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What are the Advantages of MXene-Integrated Photovoltaic Devices?

A paper recently published in the journal ACS Applied Energy Materials demonstrated the use of MXenes in transparent photoelectric applications, specifically in transparent photovoltaic devices (TPVDs).

Study: MXene-Integrated Metal Oxide Transparent Photovoltaics and Self-Powered Photodetectors. Image Credit: Baloncici/Shutterstock.com

Background

TPVDs can play a significant role in emerging optoelectronics, such as photovoltaic devices (PVs). In contrast to conventional opaque PVs, TPVDs can be integrated into the windows of buildings, vehicles, and displays as invisible power supplies as they can convert incident light into electric power without obstructing human vision.

Diverse materials, including perovskite semiconductors, dye, and inorganic materials, were used for TPVDs. Recently, wide-bandgap inorganic materials have gained significant prominence for application in TPVDs as they are chemically stable, nontoxic, and low cost. Several studies have demonstrated the effectiveness of using these materials as optimizing photoactive materials for TPVDs.

The charge collecting layer also plays a critical role in the efficient functioning of TPVDs. Indium tin oxide (ITO) is typically utilized as a transparent conducting layer for TPVDs. However, ITO is expensive, environmentally hazardous, and not compatible with next-generation human interface electronics and optoelectronics.

Two-dimensional (2D) materials, such as graphene, with unique mechanical, electrical, and optical properties, can be suitable as charge collecting layers for TPVDs. However, several complicated transfer processes are required to synthesize these 2D materials in large quantities, which hinders their use in real-world PV applications.

MXenes, an emerging group of 2D nanomaterials, have recently attracted considerable attention in optoelectronics research owing to their hydrophilic nature, which provides an opportunity to achieve direct and large-scale integration of 2D materials into PV applications.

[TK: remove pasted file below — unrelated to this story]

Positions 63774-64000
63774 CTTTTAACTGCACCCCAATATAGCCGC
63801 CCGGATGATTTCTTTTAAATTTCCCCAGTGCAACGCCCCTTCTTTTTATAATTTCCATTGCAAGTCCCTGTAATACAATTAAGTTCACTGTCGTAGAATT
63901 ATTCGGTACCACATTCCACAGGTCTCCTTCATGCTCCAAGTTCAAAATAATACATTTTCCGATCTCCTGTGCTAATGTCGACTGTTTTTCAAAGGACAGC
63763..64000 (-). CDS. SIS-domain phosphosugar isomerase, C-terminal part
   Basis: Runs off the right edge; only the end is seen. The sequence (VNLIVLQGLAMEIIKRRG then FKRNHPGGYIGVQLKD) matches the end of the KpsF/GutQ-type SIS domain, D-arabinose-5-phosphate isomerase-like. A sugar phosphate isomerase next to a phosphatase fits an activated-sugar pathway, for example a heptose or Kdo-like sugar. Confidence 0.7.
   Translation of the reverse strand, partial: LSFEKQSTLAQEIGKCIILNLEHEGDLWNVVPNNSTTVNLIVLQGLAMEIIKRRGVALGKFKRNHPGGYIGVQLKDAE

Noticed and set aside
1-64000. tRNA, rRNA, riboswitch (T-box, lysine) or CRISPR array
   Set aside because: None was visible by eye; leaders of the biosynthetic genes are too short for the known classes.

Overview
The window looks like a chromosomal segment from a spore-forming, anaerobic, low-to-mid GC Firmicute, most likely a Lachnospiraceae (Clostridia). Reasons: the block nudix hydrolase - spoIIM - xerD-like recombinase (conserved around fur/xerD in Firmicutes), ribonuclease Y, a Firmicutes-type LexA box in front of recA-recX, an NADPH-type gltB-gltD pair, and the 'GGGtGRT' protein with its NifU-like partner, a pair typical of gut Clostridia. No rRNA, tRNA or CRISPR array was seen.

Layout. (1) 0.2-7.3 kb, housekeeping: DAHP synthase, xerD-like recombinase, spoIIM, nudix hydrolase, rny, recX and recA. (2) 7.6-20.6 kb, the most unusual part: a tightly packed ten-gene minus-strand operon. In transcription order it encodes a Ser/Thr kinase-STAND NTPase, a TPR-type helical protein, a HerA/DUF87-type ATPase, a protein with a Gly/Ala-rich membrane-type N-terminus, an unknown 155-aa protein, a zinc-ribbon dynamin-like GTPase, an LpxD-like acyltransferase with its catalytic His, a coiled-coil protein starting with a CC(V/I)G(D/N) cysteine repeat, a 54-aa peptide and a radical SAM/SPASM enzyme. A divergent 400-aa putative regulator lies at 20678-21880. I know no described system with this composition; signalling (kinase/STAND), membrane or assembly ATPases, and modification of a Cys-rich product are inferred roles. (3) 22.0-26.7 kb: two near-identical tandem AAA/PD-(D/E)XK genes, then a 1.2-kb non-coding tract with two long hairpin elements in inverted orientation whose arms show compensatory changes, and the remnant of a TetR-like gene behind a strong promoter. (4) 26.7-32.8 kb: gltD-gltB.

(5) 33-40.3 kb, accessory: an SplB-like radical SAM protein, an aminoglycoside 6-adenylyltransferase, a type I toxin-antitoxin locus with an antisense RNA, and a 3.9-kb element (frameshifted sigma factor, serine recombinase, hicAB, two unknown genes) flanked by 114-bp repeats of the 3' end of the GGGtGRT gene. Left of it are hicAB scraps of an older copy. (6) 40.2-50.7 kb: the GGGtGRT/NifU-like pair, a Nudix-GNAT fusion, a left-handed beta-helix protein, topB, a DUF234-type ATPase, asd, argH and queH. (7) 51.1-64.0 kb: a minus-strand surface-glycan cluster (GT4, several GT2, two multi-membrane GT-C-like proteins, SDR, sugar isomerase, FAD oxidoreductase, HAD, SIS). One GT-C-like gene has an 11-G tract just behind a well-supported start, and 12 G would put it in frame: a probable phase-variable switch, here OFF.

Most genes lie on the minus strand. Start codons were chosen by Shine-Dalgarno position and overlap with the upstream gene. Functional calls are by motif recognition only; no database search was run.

The hydrophilicity of MXenes due to the existence of surface functional groups makes them suitable for solution processing by different methods, including ink jet printing, spin coating, and drop-casting. Additionally, MXenes are optically transparent and composed of nonhazardous and earth-abundant elements, which enable the fabrication of low-cost and environmentally safe PV devices, a crucial requirement for solar cells.

Organic-dispersible titanium carbide (Ti3C2Tx) MXene ink was coated successfully on stretchable substrates using the spray-coating technique after alkyl phosphonic acid functionalization. However, the conductivity of bare MXene decreased significantly due to the surface incorporation of organic functional groups.

Recently, trifluoroacetic acid (TFA)-treated MXene demonstrated a high conductivity of 8900 S cm−1, an oxidation resistance during processing and storage, good dispersion stability in ethanol, modulation of surface functional groups, and an etching byproduct. Thus, researchers in this study used TFA-treated ethanolic dispersion of Ti3C2Tx MXene as a transparent conducting layer of TPVDs.

The Study

In this study, researchers fabricated a Ti3C2Tx MXene-based inorganic TPVD and characterized the fabricated samples, specifically the PV effect of the TVPD. Bare Ti3C2Tx MXene was synthesized using modified minimally intensive layer delamination. The TFA-treated Ti3C2Tx MXene was prepared by treating the bare MXene solution with TFA in deionized (DI) water at 0 °C.

Fluorine doped tin oxide (FTO)/glass substrates were cleaned with acetone, methanol, and deionized water under 10 min ultrasonication in a sequence and then dehydrated with flowing nitrogen gas. Subsequently, the titanium dioxide (TiO2) layer was initially deposited on the FTO substrates, followed by the deposition of the nickel oxide (NiO) layer on the deposited TiO2 layer using the reactive sputtering technique to obtain the TiO2/NiO heterostructure.